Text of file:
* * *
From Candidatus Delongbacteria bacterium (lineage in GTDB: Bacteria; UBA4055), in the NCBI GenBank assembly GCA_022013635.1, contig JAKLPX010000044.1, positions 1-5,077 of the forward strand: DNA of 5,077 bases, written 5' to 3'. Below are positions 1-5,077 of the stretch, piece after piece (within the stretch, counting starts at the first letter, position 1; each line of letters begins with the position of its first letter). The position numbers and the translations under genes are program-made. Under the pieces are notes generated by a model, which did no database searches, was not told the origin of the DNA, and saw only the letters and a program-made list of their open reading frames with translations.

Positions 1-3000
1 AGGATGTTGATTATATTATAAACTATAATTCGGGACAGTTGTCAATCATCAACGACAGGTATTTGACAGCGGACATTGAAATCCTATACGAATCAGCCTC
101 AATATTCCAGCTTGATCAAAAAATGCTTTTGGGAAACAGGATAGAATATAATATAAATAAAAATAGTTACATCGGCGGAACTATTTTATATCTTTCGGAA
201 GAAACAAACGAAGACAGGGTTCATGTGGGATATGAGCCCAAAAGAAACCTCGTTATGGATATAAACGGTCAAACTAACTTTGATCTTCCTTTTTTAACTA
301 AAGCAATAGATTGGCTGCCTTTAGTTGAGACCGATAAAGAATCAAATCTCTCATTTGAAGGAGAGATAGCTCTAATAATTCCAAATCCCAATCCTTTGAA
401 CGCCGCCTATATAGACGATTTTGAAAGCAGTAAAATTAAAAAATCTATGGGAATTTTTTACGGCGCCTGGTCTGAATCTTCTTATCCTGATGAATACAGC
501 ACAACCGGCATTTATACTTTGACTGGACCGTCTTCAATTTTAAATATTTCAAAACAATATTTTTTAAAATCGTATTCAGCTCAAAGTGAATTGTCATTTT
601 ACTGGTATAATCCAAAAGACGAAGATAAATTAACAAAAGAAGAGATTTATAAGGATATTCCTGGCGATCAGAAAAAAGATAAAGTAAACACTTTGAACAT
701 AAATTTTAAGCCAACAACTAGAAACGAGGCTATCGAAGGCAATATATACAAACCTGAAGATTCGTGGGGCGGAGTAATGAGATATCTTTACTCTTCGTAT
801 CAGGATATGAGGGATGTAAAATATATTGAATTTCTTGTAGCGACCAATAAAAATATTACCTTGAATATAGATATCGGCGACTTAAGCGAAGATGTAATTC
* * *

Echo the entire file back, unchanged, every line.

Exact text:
From Candidatus Delongbacteria bacterium (lineage in GTDB: Bacteria; UBA4055), in the NCBI GenBank assembly GCA_022013635.1, contig JAKLPX010000044.1, positions 1-5,077 of the forward strand: DNA of 5,077 bases, written 5' to 3'. Below are positions 1-5,077 of the stretch, piece after piece (within the stretch, counting starts at the first letter, position 1; each line of letters begins with the position of its first letter). The position numbers and the translations under genes are program-made. Under the pieces are notes generated by a model, which did no database searches, was not told the origin of the DNA, and saw only the letters and a program-made list of their open reading frames with translations.

Positions 1-3000
1 AGGATGTTGATTATATTATAAACTATAATTCGGGACAGTTGTCAATCATCAACGACAGGTATTTGACAGCGGACATTGAAATCCTATACGAATCAGCCTC
101 AATATTCCAGCTTGATCAAAAAATGCTTTTGGGAAACAGGATAGAATATAATATAAATAAAAATAGTTACATCGGCGGAACTATTTTATATCTTTCGGAA
201 GAAACAAACGAAGACAGGGTTCATGTGGGATATGAGCCCAAAAGAAACCTCGTTATGGATATAAACGGTCAAACTAACTTTGATCTTCCTTTTTTAACTA
301 AAGCAATAGATTGGCTGCCTTTAGTTGAGACCGATAAAGAATCAAATCTCTCATTTGAAGGAGAGATAGCTCTAATAATTCCAAATCCCAATCCTTTGAA
401 CGCCGCCTATATAGACGATTTTGAAAGCAGTAAAATTAAAAAATCTATGGGAATTTTTTACGGCGCCTGGTCTGAATCTTCTTATCCTGATGAATACAGC
501 ACAACCGGCATTTATACTTTGACTGGACCGTCTTCAATTTTAAATATTTCAAAACAATATTTTTTAAAATCGTATTCAGCTCAAAGTGAATTGTCATTTT
601 ACTGGTATAATCCAAAAGACGAAGATAAATTAACAAAAGAAGAGATTTATAAGGATATTCCTGGCGATCAGAAAAAAGATAAAGTAAACACTTTGAACAT
701 AAATTTTAAGCCAACAACTAGAAACGAGGCTATCGAAGGCAATATATACAAACCTGAAGATTCGTGGGGCGGAGTAATGAGATATCTTTACTCTTCGTAT
801 CAGGATATGAGGGATGTAAAATATATTGAATTTCTTGTAGCGACCAATAAAAATATTACCTTGAATATAGATATCGGCGACTTAAGCGAAGATGTAATTC